Luke DeCock

Despite Virginia’s excellence, still more than enough on the line for Duke, UNC

‘On the court, it’s vicious’: UNC’s Roy Williams on the Duke-Carolina rivalry

UNC basketball coach Roy Williams talks about the Duke-Carolina rivalry and facing what he calls the most talented team the Blue Devils have put on the court since returned to UNC as head coach.
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UNC basketball coach Roy Williams talks about the Duke-Carolina rivalry and facing what he calls the most talented team the Blue Devils have put on the court since returned to UNC as head coach.

Thanks for nothing, Virginia. If it weren’t for the Cavaliers and their infuriating persistent and consistent excellence, the No. 1 seed in the ACC tournament and the regular-season title would be indisputably on the line Saturday.

Alas, such matters are only at hand between North Carolina and Duke if Virginia loses to Louisville earlier Saturday, which would deliver the top seed to the Duke-Carolina winner in Chapel Hill.

Unlikely. But possible.

As things stand, North Carolina would share the title with Virginia if both win but lose the seeding tiebreaker, and Virginia would claim sole possession of the regular-season championship with a win and a Duke win.

So things are still very much up for grabs, but not nearly as up for grabs as they would be if not for Virginia, whose emergence as a third perennial ACC power has not only diminished the stakes typically attached to this second meeting of North Carolina and Duke but sent one or the other packing for the first weekend of the NCAA tournament when they normally would have shared in-state quarters in the past.

Virginia bumped Duke from Charlotte in 2018 and Raleigh in 2016 and North Carolina from Charlotte in 2015, although in a couple of those years, as when North Carolina was a No. 6 seed in 2014, it’s hard to blame Virginia too much. In the years before that (2009 and 2011 and 2012), North Carolina and Duke staying home together had pretty much become a foregone conclusion.

Not that it went very well for Virginia or North Carolina last year.

Naturally, the most recent year the tournament skipped North Carolina, because of House Bill 2, Virginia wasn’t even a factor, putting Duke and North Carolina together in Greenville, S.C., in 2017, when they should rightfully have been in Greensboro were it not for the disastrous fallout from HB2.

Virginia figures to do more bumping this year, with Virginia and Duke likely to be together in Columbia while North Carolina is packed off to Columbus or Jacksonville. North Carolina and Duke could potentially switch places depending on results over the next week, but at the moment the Blue Devils have the resume edge in the committee’s eyes.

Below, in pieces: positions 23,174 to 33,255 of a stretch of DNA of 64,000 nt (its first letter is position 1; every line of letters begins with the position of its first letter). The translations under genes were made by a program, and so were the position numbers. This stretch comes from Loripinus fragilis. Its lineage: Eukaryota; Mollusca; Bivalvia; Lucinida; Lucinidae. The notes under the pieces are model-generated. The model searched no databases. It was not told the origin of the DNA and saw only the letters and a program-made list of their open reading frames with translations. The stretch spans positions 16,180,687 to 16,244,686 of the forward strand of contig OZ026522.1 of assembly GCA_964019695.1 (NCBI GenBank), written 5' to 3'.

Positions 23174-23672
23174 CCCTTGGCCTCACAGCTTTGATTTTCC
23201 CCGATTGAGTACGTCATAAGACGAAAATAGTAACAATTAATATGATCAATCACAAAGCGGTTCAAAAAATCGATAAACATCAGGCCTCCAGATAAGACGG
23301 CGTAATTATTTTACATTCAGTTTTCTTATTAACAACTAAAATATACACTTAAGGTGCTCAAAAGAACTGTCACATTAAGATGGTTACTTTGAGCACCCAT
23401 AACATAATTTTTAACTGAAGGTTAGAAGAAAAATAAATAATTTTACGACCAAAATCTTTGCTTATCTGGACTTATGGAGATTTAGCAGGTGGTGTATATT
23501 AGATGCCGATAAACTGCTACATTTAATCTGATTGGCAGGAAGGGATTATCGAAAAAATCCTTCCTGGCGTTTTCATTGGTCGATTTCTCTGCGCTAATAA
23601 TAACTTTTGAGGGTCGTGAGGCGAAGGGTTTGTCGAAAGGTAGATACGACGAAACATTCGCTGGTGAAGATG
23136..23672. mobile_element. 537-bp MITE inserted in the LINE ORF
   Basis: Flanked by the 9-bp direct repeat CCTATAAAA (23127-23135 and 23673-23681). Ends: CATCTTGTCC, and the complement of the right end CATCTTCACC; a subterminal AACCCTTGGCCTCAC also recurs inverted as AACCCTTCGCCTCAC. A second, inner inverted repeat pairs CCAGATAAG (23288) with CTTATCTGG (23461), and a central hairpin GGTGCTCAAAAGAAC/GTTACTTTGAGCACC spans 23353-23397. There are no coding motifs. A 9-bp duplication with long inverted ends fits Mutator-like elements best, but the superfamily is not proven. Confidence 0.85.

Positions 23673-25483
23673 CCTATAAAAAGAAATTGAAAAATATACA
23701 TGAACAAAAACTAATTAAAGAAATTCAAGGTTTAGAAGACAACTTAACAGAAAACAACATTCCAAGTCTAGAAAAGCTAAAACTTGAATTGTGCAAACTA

But enough rambling about Virginia being so good. The Cavaliers will have determined basketball fate before Duke and North Carolina take the floor Saturday.

There’s still so much on the line here even if Virginia wins, which is entirely in keeping with the usual state of things in the second game. North Carolina is playing for a share of the regular-season title either way, and Duke is playing to get back on track after bumbling and stumbling through (almost all of) five games without Zion Williamson.

Even beyond the losses to North Carolina and Virginia Tech and the excruciating near-miss against Wake Forest, Duke hasn’t been the same team without Williamson. Hasn’t had the same swagger, the same confidence. Whether he plays or not, Duke needs to recapture that attitude before the postseason. Where better than Chapel Hill?

Never mind Duke hasn’t won a regular-season title since 2010, which may or may not be in play.

Another regular-season title would be less uncommon but no less meaningful for North Carolina, which has won two of the past three, the only ones in the past five years not claimed by Virginia. In some respects, the shadow of the 2017 national championship still hangs over this team, just as last year’s unexpectedly early exit does. That combination of expectations and disappointment is just one reason why this team seems to be on a mission to not only create its own legacy but leave last season behind.

And besides all of that, even if there was nothing on the line, it’s still Duke-Carolina, in the Smith Center, the biggest game they’ll play all season, at least until, roughly, next Friday or Saturday.

UNC coach Roy Williams talks about his admiration of Duke's Zion Williamson and recruiting him before he committed to Duke.

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Sports columnist Luke DeCock has covered the Summer Olympics, the Final Four, the Super Bowl and the Carolina Hurricanes’ Stanley Cup. He joined The News & Observer in 2000 to cover the Hurricanes and the NHL before becoming a columnist in 2008. A native of Evanston, Ill., he graduated from the University of Pennsylvania and has won multiple national and state awards for his columns and feature writing while twice being named North Carolina Sportswriter of the Year.